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Relative calm returns to Gushiegu hospital

Worried residents in Gushiegu and its environs can now breathe a sigh of relief; relative calm has finally returned to the district hospital. This, after a power struggle that pitted the facility's two doctors against one another as to who should be the medical superintendent threatened healthcare delivery in the area.

The power struggle between the two doctors left many residents in and around Gushegu questioning the authority of regional health directorate.

Some angry residents who could not hide their feelings about the impasse were preparing to petition the regional minister and the ministry of health to instill discipline in the hospital.

But even before they could petition the government, cooler heads prevailed, at least for now, and the two "warring" doctors are said to have returned to work on Tuesday, sources told Zaa News.

However, tempers are still high and sharp divisions have appeared among the staff as the the issue as to who becomes the medical superintendent remains unresolved.

The embattled acting medical superintendent, Dr Sayibu whose letters were signed by the current deputy director general of Ghana Health Service, told Zaa News some people have ganged up against his efforts as a specialist to provide healthcare to the people in Gushiegu.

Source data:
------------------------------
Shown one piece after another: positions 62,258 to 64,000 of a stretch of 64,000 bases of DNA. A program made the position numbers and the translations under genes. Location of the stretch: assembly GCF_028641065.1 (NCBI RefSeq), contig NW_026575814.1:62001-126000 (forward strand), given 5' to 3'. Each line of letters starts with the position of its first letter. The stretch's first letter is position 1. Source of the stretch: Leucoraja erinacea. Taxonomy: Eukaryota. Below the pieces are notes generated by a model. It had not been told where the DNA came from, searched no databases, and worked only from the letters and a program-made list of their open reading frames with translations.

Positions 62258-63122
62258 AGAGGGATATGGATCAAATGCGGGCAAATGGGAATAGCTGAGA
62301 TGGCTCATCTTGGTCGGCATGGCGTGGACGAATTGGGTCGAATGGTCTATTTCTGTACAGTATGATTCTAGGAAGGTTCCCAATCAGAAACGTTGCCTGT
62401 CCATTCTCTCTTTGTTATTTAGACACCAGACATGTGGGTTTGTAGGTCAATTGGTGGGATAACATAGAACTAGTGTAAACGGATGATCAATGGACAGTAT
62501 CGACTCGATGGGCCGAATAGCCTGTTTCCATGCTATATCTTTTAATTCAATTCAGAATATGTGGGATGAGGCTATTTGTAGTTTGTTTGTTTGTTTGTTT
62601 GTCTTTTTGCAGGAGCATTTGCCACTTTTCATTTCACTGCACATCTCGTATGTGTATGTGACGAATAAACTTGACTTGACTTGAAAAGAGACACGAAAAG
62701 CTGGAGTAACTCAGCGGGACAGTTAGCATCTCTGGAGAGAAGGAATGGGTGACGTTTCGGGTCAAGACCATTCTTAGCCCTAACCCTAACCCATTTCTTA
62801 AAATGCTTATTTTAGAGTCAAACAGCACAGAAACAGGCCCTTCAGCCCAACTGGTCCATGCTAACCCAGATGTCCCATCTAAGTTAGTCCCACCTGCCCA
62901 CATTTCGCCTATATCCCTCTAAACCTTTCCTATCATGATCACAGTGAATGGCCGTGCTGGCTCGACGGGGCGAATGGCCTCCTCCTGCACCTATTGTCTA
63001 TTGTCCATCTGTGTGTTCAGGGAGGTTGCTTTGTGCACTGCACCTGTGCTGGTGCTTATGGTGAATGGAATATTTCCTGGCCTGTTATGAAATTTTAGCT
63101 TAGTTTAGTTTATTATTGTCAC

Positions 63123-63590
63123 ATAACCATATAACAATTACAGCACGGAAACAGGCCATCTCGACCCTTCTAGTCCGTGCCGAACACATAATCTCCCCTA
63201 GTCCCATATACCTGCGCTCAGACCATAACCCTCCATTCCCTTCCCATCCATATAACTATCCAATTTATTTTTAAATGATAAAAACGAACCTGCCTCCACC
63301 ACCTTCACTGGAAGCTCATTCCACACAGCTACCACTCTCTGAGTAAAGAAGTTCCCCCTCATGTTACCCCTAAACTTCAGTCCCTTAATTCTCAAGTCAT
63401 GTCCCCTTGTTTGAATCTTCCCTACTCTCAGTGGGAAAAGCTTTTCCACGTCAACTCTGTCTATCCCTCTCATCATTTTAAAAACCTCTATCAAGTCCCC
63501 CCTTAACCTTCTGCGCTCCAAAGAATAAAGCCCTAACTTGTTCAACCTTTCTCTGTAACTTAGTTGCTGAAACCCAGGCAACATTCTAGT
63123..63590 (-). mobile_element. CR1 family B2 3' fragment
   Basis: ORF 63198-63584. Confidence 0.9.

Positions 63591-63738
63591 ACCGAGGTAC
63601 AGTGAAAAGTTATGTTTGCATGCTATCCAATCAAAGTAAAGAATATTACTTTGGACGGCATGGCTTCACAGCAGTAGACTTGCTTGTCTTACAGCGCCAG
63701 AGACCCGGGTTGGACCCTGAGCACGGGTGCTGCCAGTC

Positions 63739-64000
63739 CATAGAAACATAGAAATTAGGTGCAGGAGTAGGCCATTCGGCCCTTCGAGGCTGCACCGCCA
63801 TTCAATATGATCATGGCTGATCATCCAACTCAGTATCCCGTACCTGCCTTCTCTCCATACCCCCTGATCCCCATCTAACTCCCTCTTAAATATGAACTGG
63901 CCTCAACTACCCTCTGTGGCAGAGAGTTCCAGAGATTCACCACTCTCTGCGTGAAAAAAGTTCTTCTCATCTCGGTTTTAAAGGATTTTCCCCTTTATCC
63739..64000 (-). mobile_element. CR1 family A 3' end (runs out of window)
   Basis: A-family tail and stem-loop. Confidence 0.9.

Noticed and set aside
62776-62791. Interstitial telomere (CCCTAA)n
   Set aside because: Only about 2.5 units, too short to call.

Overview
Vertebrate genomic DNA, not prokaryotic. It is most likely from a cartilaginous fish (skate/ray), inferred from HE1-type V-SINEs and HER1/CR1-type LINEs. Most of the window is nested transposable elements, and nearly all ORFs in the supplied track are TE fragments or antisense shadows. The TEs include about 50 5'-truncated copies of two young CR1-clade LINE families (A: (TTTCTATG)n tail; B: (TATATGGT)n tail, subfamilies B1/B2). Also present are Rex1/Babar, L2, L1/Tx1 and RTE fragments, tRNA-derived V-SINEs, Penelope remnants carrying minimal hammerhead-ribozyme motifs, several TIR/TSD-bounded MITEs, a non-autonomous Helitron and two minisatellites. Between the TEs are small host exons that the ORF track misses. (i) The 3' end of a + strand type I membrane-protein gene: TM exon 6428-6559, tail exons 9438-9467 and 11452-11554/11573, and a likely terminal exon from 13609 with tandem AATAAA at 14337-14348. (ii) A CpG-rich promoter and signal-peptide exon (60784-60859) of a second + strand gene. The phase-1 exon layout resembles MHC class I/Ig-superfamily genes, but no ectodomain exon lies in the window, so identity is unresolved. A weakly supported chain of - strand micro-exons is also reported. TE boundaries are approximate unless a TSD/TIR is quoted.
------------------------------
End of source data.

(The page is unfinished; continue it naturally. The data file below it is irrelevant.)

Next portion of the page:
Dr Sayibu confirmed to Zaa News that he received some financial support from the Gushiegu district assembly which was granted by the then district coordinating director, Alhaji Rufai.

The assembly paid GH3,000 to Dr Sayibu at the Ghana Commercial Bank, Walewale branch to enable him undergo obstetrics and gynecology training at Ghana College of Physicians and Surgeons in 2014.

The letter of commitment from the assembly contradicted the Gushegu DCE Mr Musah Issah's claims that, he did not see any document in his handing over notes from the former DCE indicating that the assembly had sponsored a medical doctor for further studies.

"I am using my private vehicle now because the official vehicle has forcefully been given to Dr Barhama," Dr Sayibu said.

Mr. Issah has not answered Zaa News calls nor returned our messages when we tried finding out his take on the issue. Dr Barhama has not also answered our calls for his side of the story.

Possible transfer of the two doctors

Deep rooted sources within the Ghana Health Service told Zaa News the two are likely to be transferred out of the district by the new northern regional director of the service who is yet take over from the outgoing director, Dr Jacob Mahama.

The sources said the two are not ready to compromise even though one is a specialist and his services are badly in a deprived district such as Gushegu.

Repercussions on the people

Getting a non-indigene surgeon to Gushegu will be a tough decision for theĀ  Ghana Health service. This is because southerners consider transfer to the north as punishment.

A pathologist who is a northerner once told this reporter that his colleagues from the south after completion of University of Development Studies Medical School in Tamale sued the Dental and Medical council for posting them to the north.

What makes the north a curse to many southern professionals is only known to them.

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